The equestrian class was originally composed of the Roman cavalry, but when senators were forbidden to do business they became the traders, tax collectors, bankers and business men of the Empire. Plebeians were average working citizens of Rome – farmers, bakers, builders or craftsmen – who worked hard to support their families and pay their taxes. If they made enough money they could become members of the Equestrian class. Many plebians of Rome were very poor people who lived only on government handouts of grain and bread. Many were so poor that they sold their children into slavery Freedmen and women were people who had once been slaves and had either been granted manumission (freedom) by their owners or had earned enough money to buy themselves free. This was usually the case only with slaves who were well educated, or the property of very rich men.
All slaves and their families were the property of their owners, who could sell or rent them out at any time. Their lives were harsh. Slaves were often whipped, branded or cruelly mistreated. Their owners could also kill them for any reason, and would face no punishment.

Slaves worked everywhere – in private households, in mines and factories, and on farms. They also worked for city governments on engineering projects such as roads, aqueducts and buildings. Because slaves were so cheap many poor but free Romans could not find jobs. The city of Rome itself had a population of 1 million people. The most important buildings in Rome were built out of stone and marble. Assemble the puzzle pieces to create a picture of the city of Rome. Use the internet to find out the English names of the buildings mentioned. In addition to magnificent walls, monuments, temples and palaces: Rome is famous for its other architecture. Because the water of the Tiber was not clean to drink Romans had to build aqueducts to bring clean water to Rome. Each section was lower than the last so water flowed by gravity to supply the cities fountains, baths, toilets and homes. Water from the Aqueducts filled the Roman baths, used daily by every Roman... Romans even heated the baths so that you would bath first in boiling water, then warm water, then freezing cold water. Label your diagram of the baths... Imagine you are from a distant part of the Empire, visiting Rome for the first time. Write a letter home to your parents about your visit to Nero's baths in Rome. Copy Roman Aqueduct drawing into your books Romans also had public toilets Going to the baths It was very cheap to use a Roman bath and you would go every morning.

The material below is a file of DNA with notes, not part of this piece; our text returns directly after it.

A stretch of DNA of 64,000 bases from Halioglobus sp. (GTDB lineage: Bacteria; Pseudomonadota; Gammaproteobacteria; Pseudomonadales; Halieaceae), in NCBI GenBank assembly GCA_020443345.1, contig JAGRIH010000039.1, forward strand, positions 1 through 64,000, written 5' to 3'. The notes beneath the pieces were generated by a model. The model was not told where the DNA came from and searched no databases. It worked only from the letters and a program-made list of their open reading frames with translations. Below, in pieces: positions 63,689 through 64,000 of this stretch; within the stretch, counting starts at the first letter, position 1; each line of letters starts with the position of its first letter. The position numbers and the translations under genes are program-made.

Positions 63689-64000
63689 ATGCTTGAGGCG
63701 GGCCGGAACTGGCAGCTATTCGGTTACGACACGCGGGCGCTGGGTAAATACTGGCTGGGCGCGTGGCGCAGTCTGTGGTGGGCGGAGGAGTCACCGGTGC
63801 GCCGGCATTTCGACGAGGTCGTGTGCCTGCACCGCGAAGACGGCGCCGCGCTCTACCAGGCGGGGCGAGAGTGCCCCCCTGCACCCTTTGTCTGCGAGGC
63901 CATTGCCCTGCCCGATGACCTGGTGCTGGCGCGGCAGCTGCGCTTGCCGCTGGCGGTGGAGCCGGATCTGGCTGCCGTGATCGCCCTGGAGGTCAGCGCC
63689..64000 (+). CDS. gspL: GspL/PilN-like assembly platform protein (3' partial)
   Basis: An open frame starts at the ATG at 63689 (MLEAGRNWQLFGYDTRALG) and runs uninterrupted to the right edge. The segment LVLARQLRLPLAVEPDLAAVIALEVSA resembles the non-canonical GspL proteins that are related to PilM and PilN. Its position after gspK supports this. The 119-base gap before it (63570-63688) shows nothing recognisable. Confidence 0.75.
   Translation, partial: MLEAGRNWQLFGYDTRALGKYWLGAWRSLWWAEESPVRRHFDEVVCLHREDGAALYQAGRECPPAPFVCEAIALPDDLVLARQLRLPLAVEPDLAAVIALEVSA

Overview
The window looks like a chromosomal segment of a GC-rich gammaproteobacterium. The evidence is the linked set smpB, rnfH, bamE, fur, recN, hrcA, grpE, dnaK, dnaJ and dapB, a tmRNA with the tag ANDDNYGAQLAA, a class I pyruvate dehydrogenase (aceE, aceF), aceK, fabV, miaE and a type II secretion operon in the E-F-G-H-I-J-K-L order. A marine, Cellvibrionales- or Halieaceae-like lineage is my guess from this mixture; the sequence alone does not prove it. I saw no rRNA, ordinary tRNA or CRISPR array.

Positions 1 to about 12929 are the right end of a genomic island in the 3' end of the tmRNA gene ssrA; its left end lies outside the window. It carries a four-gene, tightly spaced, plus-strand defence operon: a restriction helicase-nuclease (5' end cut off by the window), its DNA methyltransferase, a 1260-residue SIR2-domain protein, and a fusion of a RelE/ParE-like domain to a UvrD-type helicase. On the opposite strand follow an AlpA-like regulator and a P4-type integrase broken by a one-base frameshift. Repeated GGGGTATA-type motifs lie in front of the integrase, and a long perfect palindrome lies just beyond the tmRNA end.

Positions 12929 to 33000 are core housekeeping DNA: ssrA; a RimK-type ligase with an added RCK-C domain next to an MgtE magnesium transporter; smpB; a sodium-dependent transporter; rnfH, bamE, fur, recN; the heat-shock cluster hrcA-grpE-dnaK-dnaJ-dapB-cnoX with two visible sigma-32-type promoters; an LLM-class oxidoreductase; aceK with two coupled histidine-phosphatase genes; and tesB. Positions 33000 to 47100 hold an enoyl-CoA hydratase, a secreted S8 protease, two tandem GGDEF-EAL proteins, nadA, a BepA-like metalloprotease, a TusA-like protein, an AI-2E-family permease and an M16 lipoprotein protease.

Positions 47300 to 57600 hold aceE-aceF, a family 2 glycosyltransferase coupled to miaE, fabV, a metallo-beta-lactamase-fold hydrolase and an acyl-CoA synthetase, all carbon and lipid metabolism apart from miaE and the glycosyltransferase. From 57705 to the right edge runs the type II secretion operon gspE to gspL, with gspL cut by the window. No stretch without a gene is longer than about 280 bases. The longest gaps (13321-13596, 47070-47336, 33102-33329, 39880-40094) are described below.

Men and women used separate sections of the bath and women (except slaves) were not allowed in the men’s section. A visitor, after paying his entrance fee, would strip naked and hand his clothes to an attendant (slave). He could then do some exercise in the palaestra to work up a sweat. He might practice sword fighting or wrestling or play a competitive ball game with friends. After this you would have a slave rub you all over with oil, then scrape off all the oil and dirt, before having a steam in the sauna (laconium) Then you would visit the calidarium for a very hot bath, then the tepidarium for a warm bath, then the frigidarium for a very cold bath Finally you would wander back to get your clothing off the slave, who would help you dress, before returning home for a long lunch and a nap.